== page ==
Gotham Cigar Museum Collection expected to light up Morphy's June 18 Antique Advertising Auction The premier Gotham Cigar Museum Collection of cigar-related antique advertising is the centerpiece of Morphy's June 18, 2011 auction. The sale includes other tobacciana and Coca-Cola advertising.
News-Antique.com - May 30,2011 - DENVER, Pa. – A superb collection of early tobacciana will be smoking its way across the auction block on June 18 as Morphy’s presents a 900-lot Antique Advertising sale featuring the specialty collection of the Gotham Cigar Museum of Tampa, Florida.
“It’s amazing how many different types of cigar-related items are sought after by collectors. This premier collection traces to the early days of the cigar industry in America and includes everything from cigar boxes to hand-painted cases to beautiful die-cuts and figural advertising pieces,” said Dan Morphy, owner of Morphy Auctions.
In the 1990s, the owner of the featured collection became interested in the history of “clear” Havana cigars – those that were rolled in the United States in pre-embargo days (before 1963) using Cuban tobacco. “At one time, there were ten of thousands of factories, all over the country,” the collector said. “I began collecting remnants from days gone by and became interested in the actual history of clear Havana cigars, cigar boxes, cigar art and advertising.”
The selection of cigar boxes to be auctioned includes not only rare and beautifully lithographed boxes, but also cigar containers that were artistically “recycled.” Some were skillfully notched and carved into decorative, sometimes practical articles – what collectors call “tramp art.” Other cigar boxes served as painters’ canvases, like the unique pedestal-style tramp art box with a baseball-theme interior image. It may be the only extant example. Another prized piece is a cigar box whose lid was skillfully painted with an attractive early American wooded landscape scene.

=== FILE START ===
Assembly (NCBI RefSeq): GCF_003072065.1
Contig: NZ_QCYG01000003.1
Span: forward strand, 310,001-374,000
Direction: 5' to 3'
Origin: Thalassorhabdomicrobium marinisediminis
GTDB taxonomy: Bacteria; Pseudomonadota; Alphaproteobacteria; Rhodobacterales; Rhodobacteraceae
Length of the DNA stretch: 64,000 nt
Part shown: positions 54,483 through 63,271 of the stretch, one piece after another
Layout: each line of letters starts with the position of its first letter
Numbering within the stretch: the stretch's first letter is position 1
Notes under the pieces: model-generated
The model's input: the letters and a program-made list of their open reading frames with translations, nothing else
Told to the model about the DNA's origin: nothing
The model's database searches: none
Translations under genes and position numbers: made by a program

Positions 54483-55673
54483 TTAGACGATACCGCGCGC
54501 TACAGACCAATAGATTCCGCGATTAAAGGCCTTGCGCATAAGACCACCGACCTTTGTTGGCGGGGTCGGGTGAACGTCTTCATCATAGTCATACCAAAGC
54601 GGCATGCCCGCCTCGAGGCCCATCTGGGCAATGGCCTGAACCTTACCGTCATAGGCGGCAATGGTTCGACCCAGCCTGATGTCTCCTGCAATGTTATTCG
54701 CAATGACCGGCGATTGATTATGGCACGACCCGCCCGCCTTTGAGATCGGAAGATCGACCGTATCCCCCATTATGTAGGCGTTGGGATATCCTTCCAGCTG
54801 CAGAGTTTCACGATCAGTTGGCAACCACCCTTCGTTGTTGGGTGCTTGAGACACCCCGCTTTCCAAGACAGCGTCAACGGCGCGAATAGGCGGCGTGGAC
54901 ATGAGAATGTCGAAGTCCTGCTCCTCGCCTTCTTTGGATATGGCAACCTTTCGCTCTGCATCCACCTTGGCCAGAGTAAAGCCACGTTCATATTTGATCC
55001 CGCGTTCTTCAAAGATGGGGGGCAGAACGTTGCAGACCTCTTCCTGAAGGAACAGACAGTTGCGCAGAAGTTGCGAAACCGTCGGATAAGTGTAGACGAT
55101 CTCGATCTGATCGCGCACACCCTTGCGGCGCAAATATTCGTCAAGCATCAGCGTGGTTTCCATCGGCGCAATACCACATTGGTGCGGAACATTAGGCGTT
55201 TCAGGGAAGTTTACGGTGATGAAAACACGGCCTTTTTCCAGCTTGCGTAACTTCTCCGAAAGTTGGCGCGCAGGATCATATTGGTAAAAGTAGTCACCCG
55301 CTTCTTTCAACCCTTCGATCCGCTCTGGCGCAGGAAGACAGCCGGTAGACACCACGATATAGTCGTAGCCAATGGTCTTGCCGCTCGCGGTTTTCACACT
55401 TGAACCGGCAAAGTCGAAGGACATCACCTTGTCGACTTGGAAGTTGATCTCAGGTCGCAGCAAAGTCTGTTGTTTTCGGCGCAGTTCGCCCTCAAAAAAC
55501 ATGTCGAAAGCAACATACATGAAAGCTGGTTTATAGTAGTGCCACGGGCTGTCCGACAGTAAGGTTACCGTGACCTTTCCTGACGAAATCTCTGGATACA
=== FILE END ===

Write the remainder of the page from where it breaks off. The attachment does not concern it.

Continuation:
Expressions of fine artistry are also seen in the collection’s mid-19th-century hand-painted and lacquered papier-mache cigar cases. Considered connoisseur’s pieces, these cases were expensive, high-end productions with pullout sleeves to house the cigars.
The collection also features many glass items, including advertising change trays and paperweights with a crossover gambling theme. “Each paperweight contains five dice and could be used as game,” the collector explained. “You’d shake it and whoever got the best ‘hand’ – a straight or three of a kind, four of a kind, etc. – was the winner.”
A variety of exquisite advertising die-cuts is included in the collection. One such piece, promoting Class A Cigars, depicts a girl dressed in an early “sailorette” uniform, waving goodbye with a hankie. Another eye-catcher is the large 4ft-tall by 3ft-wide hand-painted and signed 1874 advertisement for Commodore Ritz Cigars that features the image of a dapper gentleman with prominent moustache and hair parted in the middle.
A select grouping of countertop chalkware cigar store figures featuring busts of nymphs and Indians also will be offered. Three large, highly detailed – and very heavy – bas-relief tobacco-advertising pieces were cast in plaster and framed for wall display. These huge advertising pieces dating to around 1860-1870 measure 4ft by 5ft and were fabricated for the oldest Cuban cigarette maker, La Honradez. “They were offered to me by a collector in Argentina. It’s possible that they are the only surviving examples of their type,” said the